Muka Gereja – “Muka” means front and “Gereja” means church. Once you arrive at this spot it’s obvious why it got such a name. Muka Gereja is a splendid wall dive with very little current and calm water. What can you expect at Muka Gereja? It’s a steep wall with lots of caverns and overhanging cliffs. There are huge barrel sponges, some with a diameter of over 1 metre and rich coral growth. One of the best observations was an immense school of striped catfish, so big and so “dense” that most watching divers thought it was a huge Whale! Visibility is good to excellent and, as said earlier, current is most of the time mild. The magnificent views of Manado Tua’s 800 meters high volcano gives this site an extra dimension.

Negeri – Negeri follows Muka Gereja eastwards. Currents sometimes exists but it depends strongly on the wind direction. Whether we go to Muka Gereja or Negeri is simply a matter of where the leeward side is. Again, this is a real quality site, with fantastic coral growth. For some unknown reason we hardly ever see a shark here but other fish are as abundant as everywhere. At one particular point there is a carpet of anemones at a very shallow depth. Visibility average is 20-25 metres and the current is usually gentle.

Siladen Point – This is a steep wall on the south of Siladen Island, near the village. Divers will find a fine drop-off with enormous amounts of colourful soft coral, which really show their colours when the light hits them at around 15 m and above. Table corals, huge schools of pyramid butterfly fish and fusiliers, a vast amount of invertebrate life, nudibranches, crabs and anemones abound. Currents can be a sensation! Here you can see 20 kg. jacks chasing their prey. All in all, Siladen is a dive you shouldn’t miss when visiting Eco Divers.


Molas Shipwreeck – Sunk February 22, 1942 in front of Molas area. As there are no existing records of it nobody is sure but speculation is that this ship was a Dutch merchandiser. Nobody knows for sure anymore but the fact is that she is still 60 metres long and is now an excellent dive site! The wreck lies rather deep on a sandy slope, the bow starting at approximately 26 metres and the twin (1 intact) propellers at 38 metres. In between there is a lot to see although the visibility is often relatively low at 10 to 15 metres. Nudibranches, soft coral, feather stars, giant puffers, white tips and even passing Napoleons are just a small selection of what you can see here. The wreck hardly ever disappoints but because of its depth is only for advanced divers.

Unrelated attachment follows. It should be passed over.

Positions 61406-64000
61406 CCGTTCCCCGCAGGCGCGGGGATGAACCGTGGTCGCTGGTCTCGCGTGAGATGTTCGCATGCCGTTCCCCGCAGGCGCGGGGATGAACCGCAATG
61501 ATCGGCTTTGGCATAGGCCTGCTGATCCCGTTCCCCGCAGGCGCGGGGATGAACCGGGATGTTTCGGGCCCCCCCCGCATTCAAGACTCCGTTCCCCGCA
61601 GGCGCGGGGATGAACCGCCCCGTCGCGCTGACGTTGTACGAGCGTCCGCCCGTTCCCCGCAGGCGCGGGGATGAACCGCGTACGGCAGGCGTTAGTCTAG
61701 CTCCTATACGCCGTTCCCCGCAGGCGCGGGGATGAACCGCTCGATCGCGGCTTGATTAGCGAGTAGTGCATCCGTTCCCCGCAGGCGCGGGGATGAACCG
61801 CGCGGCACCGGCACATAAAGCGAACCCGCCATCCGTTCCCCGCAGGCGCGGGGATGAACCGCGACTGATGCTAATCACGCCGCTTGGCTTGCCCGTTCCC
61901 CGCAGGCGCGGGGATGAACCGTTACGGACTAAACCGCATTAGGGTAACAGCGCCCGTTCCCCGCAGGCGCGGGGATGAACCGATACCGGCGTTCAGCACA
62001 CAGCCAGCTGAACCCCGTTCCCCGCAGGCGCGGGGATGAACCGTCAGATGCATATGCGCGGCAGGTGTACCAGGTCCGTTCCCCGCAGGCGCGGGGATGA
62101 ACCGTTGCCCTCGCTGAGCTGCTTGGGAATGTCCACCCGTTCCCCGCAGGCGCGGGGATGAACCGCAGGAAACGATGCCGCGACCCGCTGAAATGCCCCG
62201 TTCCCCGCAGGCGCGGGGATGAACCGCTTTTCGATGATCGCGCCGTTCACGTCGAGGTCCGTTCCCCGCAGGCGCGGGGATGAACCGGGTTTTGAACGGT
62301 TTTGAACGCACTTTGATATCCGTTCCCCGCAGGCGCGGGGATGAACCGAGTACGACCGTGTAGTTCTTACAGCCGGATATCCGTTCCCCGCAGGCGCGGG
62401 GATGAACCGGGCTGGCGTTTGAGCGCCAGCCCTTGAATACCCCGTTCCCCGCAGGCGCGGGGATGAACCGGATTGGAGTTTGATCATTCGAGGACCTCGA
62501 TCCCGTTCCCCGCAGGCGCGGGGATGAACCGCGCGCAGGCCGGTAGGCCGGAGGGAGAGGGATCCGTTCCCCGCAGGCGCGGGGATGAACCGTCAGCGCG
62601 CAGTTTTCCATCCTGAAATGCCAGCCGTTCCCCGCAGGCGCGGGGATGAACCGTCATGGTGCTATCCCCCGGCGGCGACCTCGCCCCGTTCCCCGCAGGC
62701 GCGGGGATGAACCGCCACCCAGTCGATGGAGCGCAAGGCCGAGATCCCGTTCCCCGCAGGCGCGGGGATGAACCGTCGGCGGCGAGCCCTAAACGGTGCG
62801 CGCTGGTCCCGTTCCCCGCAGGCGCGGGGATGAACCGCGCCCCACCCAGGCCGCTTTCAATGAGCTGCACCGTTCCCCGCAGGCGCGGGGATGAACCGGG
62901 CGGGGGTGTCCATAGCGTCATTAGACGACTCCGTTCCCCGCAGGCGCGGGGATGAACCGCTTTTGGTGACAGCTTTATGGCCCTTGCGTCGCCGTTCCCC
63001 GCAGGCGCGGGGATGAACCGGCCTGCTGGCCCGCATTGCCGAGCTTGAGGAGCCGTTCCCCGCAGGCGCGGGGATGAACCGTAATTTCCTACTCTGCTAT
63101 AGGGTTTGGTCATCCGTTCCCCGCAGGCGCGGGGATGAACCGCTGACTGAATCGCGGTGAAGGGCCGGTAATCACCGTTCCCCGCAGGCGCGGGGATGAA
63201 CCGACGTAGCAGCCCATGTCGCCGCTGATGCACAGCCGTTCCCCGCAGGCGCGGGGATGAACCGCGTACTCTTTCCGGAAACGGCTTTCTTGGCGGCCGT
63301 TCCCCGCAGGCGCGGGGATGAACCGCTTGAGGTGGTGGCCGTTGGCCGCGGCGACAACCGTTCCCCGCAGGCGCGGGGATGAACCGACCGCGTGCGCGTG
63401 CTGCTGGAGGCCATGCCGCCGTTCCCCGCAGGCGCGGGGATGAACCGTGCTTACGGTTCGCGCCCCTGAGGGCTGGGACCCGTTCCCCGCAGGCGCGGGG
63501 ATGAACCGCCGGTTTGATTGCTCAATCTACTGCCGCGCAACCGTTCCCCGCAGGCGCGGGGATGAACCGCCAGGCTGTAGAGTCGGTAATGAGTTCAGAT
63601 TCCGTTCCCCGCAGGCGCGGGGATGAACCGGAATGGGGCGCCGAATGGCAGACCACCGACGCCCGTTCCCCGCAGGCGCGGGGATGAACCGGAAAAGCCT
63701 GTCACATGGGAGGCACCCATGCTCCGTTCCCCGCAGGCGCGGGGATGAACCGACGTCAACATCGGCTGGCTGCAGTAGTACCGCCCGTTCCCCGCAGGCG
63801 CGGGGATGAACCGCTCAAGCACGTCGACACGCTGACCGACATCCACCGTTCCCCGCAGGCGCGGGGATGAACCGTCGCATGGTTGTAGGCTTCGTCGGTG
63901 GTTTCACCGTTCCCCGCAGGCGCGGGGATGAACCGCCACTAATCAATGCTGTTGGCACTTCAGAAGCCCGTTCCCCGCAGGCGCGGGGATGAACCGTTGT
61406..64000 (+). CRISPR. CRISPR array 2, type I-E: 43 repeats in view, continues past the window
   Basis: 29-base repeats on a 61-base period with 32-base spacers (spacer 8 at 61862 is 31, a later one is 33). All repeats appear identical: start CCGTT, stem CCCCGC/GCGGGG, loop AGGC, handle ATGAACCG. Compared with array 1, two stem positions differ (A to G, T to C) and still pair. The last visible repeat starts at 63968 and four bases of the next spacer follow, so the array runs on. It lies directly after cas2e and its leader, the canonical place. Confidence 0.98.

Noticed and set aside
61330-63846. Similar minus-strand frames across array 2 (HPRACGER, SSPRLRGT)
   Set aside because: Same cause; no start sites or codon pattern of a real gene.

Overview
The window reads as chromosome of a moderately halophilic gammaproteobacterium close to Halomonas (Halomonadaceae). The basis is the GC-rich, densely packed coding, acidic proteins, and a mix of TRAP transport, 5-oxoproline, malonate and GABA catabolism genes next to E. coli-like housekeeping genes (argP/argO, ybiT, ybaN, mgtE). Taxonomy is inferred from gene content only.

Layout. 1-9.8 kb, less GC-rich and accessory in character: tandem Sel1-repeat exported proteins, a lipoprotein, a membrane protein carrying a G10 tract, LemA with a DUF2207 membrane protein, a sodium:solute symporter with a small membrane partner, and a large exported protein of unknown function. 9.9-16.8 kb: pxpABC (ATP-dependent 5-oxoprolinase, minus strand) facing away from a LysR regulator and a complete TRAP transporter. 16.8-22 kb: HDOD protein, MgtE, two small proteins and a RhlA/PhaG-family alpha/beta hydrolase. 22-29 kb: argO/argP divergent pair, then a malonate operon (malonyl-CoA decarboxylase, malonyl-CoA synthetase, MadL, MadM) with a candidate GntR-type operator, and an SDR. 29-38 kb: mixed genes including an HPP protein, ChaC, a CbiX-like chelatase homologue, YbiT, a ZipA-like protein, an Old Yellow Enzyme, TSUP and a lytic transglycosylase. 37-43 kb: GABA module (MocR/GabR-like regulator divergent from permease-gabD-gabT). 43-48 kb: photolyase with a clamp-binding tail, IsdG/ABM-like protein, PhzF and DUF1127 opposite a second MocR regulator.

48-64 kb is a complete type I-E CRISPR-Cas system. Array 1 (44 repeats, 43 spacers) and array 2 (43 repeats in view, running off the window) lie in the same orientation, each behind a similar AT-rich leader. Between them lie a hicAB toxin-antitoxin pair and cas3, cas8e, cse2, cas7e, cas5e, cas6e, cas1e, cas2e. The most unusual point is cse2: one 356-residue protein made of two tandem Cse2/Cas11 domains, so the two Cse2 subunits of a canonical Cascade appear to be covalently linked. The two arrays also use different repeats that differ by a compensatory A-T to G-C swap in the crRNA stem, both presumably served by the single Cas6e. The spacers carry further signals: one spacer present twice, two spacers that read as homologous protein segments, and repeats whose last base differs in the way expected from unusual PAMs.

Black Rock – This is a sandy slope with huge barrel sponges and sea fans. Along with the shoaling fish we often see the odd eagle ray or large Napoleon wrasse. Other sightings here can include: cuttlefish, jawfish nesting, gobies of all shape and size, ribbon eels, nudibranchs and stone fish.

Meras – Sandy slope with heads of acropora. This is a significant nursery for all the juvenile species in the Bunaken area. Get the fish books out because you will see small fish that you’ve never seen before. This site is also home to many different types of ghost pipe fish and small stuff species. In other words, it’s just perfect for macro photography!

Tanjung Pisok – Begins with a gentle slope and ends after that, in direction left (north, reef on the right hand side), in a wall. Tanjung Pisok means “Cape Swallow” and in the late afternoon you can see them flying over the sea trying to catch insects that come from the mangroves close by. Being on a “corner”, currents of many varieties are likely, but it’s also responsible for many unexpected encounters. Here you are likely to observe blue ribbon eel, lionfish, fusilier and lots of butterfly fish. Very nice in the shallows, with lots of soft corals and big hard coral blocks making it a very colourful reef.

Batu Meja – Coral slope with sand, where the lucky diver can have many sightings of eagle rays and shark. It also has huge fields of table coral and acropora, with many “cleaning stations” and schools of sweetlips queuing up to be cleaned by the tiny cleaner-wrasse. Look closely inside some of the coral and you may be lucky to spot a moray eel also being cleaned, but by shrimp instead of wrasse. Large schools of red-tooth trigger fish hang just off the wall, whilst a closer inspection of the slopes can reveal banana nudibranchs.

Gabet – Sandy slop with coral heads. It is possible to see large cuttlefish inside the large acropora formations, as well as many small morays and leaf fish. The wall is adorned with large table coral and tube sponges, often covered in anthias and cromis. The top of the reef is home to many small clams.

We guarantee you leave North Sulawesi, rich with memorable experiences :

  • Admire the steep coral walls of Bunaken National Marine Park.
  • Explore the reefs in Bangka area.
  • Dive in the enchanting world of nature’s little wonders in Lembeh Strait